Proposed Federal Law Would Bar Certain Pre-Dispute Arbitration Agreements

Wednesday, July 1, 2009

Bills introduced in both the United States Senate and the House of Representatives would amend the Federal Arbitration Act.

07/01/2009 / /

Bills introduced in both the United States Senate and the House of Representatives would, if signed into law, amend the Federal Arbitration Act to prohibit mandatory pre-dispute arbitration agreements in the employment, consumer, franchise, and civil rights contexts. 

Proponents of these bills believe that the Federal Arbitration Act has been wrongly applied to disputes between parties of greatly disparate economic power.  As a result, employees and consumers must give up their rights to resolve disputes in court as a condition of getting a job, receiving medical care, or obtaining a credit card.  Further, bill proponents believe that mandatory arbitration both undermines the development of public law for civil and consumer rights and fails to adequately protect those rights.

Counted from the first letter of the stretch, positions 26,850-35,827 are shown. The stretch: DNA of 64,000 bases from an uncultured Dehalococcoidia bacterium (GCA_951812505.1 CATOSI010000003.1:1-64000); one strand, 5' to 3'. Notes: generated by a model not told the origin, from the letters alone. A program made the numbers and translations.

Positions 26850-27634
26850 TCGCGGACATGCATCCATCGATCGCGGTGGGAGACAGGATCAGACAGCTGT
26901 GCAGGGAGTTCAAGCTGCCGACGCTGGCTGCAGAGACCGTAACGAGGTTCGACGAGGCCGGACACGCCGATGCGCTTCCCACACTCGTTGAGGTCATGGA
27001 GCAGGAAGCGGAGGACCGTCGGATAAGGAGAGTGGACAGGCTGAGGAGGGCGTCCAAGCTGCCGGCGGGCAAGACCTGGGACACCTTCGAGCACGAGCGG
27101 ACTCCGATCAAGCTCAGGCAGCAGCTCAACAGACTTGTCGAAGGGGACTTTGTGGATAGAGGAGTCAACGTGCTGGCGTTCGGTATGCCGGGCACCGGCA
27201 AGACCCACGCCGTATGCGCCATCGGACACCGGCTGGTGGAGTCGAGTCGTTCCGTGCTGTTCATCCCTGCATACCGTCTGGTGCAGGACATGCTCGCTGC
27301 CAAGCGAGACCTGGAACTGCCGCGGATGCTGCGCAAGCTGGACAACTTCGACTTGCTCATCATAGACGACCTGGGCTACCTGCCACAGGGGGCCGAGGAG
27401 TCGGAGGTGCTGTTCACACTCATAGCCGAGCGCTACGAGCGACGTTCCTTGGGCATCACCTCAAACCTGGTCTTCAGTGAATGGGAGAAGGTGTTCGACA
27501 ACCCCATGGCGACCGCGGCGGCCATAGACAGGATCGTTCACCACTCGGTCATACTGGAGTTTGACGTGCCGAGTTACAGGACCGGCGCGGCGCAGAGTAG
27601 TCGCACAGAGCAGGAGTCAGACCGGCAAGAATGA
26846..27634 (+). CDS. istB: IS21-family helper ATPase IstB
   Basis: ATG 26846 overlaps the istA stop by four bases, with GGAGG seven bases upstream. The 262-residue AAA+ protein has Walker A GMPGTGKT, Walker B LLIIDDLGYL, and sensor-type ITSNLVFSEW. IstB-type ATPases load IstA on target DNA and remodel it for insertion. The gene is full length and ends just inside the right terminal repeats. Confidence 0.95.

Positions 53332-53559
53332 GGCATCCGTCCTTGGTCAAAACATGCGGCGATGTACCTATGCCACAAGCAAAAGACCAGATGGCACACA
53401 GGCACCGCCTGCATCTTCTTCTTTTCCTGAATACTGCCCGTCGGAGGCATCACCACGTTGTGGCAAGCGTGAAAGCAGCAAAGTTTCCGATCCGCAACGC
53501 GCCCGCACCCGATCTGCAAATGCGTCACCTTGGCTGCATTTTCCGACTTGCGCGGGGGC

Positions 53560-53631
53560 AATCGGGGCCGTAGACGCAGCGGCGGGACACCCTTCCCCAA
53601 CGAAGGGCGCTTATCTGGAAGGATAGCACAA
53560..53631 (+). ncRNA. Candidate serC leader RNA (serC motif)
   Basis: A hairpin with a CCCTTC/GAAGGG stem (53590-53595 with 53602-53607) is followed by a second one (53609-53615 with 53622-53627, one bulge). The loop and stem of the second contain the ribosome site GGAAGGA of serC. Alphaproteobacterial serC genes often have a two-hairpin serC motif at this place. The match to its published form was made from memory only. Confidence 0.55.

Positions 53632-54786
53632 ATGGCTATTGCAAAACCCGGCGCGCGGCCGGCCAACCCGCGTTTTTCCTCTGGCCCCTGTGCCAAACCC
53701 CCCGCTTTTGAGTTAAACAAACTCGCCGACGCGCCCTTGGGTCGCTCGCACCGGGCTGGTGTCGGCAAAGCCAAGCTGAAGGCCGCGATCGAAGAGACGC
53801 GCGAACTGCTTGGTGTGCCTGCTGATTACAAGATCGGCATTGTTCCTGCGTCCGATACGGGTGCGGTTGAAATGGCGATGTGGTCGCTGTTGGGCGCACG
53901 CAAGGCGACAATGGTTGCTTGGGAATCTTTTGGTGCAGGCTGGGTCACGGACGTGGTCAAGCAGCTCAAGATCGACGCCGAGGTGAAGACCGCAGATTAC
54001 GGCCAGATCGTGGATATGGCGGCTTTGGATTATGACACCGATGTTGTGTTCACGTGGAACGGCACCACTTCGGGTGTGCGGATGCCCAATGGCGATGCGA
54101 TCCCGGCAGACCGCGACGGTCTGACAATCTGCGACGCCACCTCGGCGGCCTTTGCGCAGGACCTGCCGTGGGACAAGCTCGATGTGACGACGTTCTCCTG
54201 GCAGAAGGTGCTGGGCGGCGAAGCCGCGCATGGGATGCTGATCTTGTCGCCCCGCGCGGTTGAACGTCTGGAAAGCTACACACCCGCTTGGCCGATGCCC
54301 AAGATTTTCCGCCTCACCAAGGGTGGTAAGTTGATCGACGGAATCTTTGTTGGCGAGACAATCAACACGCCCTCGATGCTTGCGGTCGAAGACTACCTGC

Although differences exist between the two versions of the Arbitration Fairness Act of 2009 (“AFA”), if enacted, the AFA would render any pre-dispute arbitration agreement invalid and unenforceable if the agreement requires arbitration of a dispute: (1) between an employer and an employee; (2) between a consumer and a seller of property, services, money, or credit; (3) arising under a statute intended to protect civil rights; or (4) between a franchisor and a franchisee.  The AFA would not apply to arbitration agreements entered into by an employer and a labor organization or to arbitration agreements entered into before the law’s effective date.

If you would like to speak to an employment law attorney about the AFA, please contact the employment lawyers at Clouse Dunn Khoshbin LLP at


Release ID: 8726